According to a letter from the House Select Committee investigating the Jan. 6 assault on the US Capitol and what led to it, Mark Meadows provided some of the conversations he had in or around Jan. 6 about the White House’s efforts to disrupt the certification of the 2020 election.
Meadows had a communication with a member of Congress who recommended an alternate slate of electors, according to the Committee’s Chairman, Rep. Bennie Thompson (D-MS). The member admitted that the concept would be “highly controversial,” but Meadows said, “I love it.”
“The text messages you did produce include a Nov. 6, 2020, text exchange with a Member of Congress apparently about appointing alternate electors in certain states as part of a plan that the Member acknowledged would be ‘highly controversial’ and to which Mr. Meadows apparently said, ‘I love it’; an early Jan. 2021 text message exchange between Mr. Meadows and an organizer of the Jan. 6 rally on the Ellipse and text messages about the need for the former President to issue a public statement that could have stopped the Jan. 6 attack on the Capitol,” an excerpt of the letter from Thompson to Meadows’ lawyer says.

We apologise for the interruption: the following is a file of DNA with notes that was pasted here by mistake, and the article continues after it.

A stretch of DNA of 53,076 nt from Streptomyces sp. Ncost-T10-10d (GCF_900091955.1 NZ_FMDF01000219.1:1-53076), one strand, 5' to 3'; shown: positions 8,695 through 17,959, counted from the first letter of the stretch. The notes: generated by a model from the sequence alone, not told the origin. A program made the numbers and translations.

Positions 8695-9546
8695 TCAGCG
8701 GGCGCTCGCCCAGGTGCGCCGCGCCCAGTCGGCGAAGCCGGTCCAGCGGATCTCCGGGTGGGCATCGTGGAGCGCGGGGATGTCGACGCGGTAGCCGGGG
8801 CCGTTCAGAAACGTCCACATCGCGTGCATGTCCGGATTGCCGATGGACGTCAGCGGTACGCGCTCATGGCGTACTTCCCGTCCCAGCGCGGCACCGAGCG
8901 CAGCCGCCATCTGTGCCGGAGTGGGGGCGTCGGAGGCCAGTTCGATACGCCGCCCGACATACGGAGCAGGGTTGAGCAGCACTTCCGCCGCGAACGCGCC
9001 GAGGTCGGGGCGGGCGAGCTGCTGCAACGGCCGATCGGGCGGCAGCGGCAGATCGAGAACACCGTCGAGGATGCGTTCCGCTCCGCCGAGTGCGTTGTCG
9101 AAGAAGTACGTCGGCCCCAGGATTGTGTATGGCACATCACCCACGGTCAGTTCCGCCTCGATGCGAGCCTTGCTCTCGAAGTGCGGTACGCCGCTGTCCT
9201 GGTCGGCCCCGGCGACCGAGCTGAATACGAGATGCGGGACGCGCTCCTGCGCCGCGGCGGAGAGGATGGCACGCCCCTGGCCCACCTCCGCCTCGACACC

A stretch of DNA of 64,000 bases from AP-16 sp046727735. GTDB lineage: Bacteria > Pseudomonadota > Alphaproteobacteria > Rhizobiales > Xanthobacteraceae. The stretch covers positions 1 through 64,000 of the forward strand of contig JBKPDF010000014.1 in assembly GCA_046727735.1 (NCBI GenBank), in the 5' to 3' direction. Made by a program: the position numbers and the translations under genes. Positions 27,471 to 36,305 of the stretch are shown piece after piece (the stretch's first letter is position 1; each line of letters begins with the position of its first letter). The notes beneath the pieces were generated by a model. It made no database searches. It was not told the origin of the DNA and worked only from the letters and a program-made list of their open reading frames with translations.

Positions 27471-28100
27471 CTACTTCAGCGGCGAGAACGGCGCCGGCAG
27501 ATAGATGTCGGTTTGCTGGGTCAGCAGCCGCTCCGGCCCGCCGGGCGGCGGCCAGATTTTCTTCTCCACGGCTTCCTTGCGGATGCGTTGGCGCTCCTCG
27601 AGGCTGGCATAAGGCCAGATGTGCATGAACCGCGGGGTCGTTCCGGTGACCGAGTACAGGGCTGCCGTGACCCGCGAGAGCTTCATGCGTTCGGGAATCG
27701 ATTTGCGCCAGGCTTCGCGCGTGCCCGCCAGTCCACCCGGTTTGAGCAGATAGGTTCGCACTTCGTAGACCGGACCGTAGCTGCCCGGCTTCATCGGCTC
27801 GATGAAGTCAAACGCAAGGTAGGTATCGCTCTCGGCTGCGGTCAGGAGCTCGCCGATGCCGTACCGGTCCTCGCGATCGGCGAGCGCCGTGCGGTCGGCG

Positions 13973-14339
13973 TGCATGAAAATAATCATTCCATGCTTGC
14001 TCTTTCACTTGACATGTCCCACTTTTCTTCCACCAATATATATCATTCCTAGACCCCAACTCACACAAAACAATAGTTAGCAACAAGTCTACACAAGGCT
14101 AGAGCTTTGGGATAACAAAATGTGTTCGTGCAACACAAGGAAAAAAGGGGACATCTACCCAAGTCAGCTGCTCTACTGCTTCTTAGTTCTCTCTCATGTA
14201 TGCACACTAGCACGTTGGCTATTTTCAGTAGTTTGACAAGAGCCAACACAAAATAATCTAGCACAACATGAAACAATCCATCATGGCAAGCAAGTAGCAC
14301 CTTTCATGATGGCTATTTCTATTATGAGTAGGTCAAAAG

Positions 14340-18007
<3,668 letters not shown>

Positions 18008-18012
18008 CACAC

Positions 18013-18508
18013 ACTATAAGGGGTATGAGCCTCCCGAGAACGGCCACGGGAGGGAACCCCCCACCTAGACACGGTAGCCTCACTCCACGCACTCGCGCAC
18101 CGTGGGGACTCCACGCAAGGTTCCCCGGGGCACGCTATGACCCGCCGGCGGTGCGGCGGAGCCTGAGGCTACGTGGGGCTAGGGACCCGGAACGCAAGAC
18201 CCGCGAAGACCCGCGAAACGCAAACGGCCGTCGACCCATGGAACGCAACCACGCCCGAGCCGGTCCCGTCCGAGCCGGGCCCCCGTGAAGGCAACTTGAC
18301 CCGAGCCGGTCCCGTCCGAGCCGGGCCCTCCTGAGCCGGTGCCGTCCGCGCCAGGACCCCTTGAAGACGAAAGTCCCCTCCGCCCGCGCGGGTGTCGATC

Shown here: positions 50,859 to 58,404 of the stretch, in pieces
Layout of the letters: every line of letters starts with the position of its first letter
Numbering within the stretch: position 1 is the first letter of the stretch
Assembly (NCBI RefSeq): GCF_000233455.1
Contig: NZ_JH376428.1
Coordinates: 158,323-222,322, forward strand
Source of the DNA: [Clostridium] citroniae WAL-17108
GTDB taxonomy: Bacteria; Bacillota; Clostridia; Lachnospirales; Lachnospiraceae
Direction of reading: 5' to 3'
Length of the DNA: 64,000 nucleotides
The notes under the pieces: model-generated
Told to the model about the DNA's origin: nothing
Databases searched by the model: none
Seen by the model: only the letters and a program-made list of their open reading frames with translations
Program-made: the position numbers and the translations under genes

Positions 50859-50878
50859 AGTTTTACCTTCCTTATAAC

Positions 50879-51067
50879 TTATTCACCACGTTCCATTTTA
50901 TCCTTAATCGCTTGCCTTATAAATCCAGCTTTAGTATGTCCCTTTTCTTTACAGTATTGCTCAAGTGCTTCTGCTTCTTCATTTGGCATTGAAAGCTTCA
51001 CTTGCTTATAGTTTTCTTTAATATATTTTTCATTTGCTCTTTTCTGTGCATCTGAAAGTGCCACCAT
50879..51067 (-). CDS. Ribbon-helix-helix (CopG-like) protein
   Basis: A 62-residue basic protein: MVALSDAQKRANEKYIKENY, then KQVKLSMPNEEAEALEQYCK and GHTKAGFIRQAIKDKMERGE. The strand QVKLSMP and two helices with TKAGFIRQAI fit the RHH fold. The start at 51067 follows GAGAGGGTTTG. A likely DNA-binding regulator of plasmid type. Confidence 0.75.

Meadows’ personal mobile phone texts do not seem to have been given up to the National Archives, in violation of the Presidential Records Act.
After cooperating with the committee and presenting evidence, former Chief of Staff Mark Meadows unexpectedly withdrew his cooperation with the House Select Committee on Jan. 6 on Tuesday.